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'Too many people are focused on inflation,': BMO Capital Markets Chief Investment Strategist

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Brian Belski, BMO Capital Markets Chief Investment Strategist joined Yahoo Finance Live to break down why investors are focused on inflation and what to expect the remainder of 2021.

Video Transcript

Let's bring in another, Brian-- Brian Belski from BMO Capital Markets, he's the Chief Investment Strategist-- to talk about what we're witnessing in these markets and where we're headed for the second half of the year. Brian, good to have you here. You're predicting S&P what? 4,500 by the end of the year. Is there any one particular thing? Or is it just the fact that the Fed really isn't going to pull back for a long time?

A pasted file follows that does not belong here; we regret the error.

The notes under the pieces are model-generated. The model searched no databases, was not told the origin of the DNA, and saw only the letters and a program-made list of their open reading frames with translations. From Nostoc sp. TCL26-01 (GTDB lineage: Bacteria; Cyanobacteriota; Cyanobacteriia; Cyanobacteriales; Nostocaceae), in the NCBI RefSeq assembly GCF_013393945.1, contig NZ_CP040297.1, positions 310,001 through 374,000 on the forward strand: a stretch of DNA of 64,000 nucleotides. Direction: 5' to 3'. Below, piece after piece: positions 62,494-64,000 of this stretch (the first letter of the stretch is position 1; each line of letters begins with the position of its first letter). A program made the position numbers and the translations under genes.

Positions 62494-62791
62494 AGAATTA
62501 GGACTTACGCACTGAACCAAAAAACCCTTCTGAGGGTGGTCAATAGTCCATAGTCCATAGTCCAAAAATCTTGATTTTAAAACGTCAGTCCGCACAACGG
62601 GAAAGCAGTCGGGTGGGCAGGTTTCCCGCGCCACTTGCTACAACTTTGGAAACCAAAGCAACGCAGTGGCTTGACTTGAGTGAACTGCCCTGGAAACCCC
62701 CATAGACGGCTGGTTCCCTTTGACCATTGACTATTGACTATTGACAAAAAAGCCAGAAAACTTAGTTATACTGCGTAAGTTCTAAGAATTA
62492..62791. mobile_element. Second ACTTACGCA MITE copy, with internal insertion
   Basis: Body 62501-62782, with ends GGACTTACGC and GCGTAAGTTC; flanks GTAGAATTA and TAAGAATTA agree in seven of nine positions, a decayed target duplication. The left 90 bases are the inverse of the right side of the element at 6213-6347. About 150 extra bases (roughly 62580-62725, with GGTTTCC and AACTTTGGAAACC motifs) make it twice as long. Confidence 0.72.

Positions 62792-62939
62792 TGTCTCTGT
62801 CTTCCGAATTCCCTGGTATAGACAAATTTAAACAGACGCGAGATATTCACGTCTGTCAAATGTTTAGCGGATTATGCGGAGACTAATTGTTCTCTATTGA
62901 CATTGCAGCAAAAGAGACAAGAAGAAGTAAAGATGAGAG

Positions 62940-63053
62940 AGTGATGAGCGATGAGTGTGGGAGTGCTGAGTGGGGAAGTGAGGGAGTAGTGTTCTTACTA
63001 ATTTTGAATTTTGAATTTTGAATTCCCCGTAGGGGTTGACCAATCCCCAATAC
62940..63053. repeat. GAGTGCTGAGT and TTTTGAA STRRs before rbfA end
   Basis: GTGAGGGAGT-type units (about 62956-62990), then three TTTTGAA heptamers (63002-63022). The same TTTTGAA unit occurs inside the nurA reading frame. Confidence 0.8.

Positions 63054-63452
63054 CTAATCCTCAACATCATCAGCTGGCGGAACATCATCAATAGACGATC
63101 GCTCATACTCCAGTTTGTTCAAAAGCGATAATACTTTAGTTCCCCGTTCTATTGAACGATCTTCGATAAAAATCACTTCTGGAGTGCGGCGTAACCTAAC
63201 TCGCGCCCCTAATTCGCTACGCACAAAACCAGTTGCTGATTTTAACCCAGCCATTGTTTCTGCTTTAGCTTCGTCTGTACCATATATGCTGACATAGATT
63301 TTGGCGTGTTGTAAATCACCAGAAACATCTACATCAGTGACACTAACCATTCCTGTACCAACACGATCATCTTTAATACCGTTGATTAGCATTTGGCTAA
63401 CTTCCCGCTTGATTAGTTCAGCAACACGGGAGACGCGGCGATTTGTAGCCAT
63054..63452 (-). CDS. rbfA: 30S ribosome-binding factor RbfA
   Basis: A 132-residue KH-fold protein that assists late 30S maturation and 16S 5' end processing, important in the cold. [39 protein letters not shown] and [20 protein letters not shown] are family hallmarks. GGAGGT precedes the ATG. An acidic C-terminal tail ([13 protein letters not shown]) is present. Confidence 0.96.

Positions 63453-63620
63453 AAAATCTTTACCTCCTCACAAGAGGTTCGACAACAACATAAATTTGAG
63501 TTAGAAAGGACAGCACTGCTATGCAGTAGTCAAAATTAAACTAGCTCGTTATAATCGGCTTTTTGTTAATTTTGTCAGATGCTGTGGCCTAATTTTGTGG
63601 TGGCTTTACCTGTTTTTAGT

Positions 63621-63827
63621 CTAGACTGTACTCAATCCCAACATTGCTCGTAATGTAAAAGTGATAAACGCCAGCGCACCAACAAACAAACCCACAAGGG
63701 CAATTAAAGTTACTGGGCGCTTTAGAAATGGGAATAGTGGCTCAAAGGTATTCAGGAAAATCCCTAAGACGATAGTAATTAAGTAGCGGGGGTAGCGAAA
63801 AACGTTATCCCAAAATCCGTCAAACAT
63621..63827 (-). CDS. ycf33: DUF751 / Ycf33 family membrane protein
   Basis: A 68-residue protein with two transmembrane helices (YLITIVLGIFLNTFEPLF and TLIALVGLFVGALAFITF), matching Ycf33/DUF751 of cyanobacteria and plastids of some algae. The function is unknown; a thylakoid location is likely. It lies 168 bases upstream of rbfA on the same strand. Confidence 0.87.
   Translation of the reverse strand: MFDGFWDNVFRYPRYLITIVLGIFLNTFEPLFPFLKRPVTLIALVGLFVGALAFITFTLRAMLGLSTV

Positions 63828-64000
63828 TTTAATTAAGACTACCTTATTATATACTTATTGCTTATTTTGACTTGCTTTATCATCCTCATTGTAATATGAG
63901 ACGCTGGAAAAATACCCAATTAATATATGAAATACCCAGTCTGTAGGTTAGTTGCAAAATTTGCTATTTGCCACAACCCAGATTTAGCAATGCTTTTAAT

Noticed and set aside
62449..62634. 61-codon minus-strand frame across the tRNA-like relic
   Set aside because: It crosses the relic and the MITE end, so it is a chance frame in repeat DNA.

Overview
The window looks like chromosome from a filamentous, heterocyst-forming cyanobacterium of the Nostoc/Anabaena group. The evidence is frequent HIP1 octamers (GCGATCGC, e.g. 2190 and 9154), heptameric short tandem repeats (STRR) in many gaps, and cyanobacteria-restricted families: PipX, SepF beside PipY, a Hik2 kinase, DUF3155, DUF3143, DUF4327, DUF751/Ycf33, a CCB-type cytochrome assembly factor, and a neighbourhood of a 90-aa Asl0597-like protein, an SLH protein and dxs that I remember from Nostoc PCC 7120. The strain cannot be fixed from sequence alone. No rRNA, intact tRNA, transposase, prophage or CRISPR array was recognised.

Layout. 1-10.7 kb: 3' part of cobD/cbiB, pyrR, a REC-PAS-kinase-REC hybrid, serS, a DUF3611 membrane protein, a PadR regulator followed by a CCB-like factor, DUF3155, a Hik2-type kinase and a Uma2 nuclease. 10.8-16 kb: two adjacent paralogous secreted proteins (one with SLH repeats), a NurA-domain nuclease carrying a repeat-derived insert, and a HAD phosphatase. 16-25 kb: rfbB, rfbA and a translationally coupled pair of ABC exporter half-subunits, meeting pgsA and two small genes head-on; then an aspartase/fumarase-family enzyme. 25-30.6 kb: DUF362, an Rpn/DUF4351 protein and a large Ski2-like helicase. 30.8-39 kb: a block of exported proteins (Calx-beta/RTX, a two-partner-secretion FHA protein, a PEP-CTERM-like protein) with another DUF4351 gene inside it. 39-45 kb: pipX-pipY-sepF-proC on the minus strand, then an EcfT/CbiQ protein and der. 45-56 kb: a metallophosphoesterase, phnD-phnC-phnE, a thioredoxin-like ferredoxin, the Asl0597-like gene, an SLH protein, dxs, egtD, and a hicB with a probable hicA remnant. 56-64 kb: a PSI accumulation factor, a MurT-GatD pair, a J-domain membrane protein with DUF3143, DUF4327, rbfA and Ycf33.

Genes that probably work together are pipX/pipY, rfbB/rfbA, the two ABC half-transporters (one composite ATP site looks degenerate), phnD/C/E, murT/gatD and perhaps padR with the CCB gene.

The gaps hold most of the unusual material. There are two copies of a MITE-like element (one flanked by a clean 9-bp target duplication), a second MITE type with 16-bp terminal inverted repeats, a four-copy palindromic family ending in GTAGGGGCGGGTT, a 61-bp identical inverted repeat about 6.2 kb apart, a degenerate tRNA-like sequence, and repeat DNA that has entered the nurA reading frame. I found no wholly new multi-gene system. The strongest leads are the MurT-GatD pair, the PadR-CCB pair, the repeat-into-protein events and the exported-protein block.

BRIAN BELSKI: I think there's a lot of things. Thank you so much for having us, Adam. We really continue to believe that the stock market is the market of stocks. And what we've really seen for the last several years is too many investors focusing on macro and quantitative factors. And as we transition this market into more of an earnings and fundamentally-driven market, while the returns could be a little bit lower-- obviously, than what we've seen with respect to our multiple-driven market and a momentum-driven market-- we think they're going to be much more consistent and stable.

It's not simply the Fed but the Fed's policies and the fiscal policy is clearly creating the stimulus. And this quote unquote, "cheap money" has actually helped these assets create. But we continue to believe that too many people are focused on inflation.

The inflation focus has really been going down since the first quarter, not just since these hot CPI prints. It's been the predominant theme that we've been dealing with and talking to our clients through. And I don't think that's going to go away anytime soon until everybody gets what they want. And what they want the Fed to start actually talking about tapering and not just talking and thinking about tapering.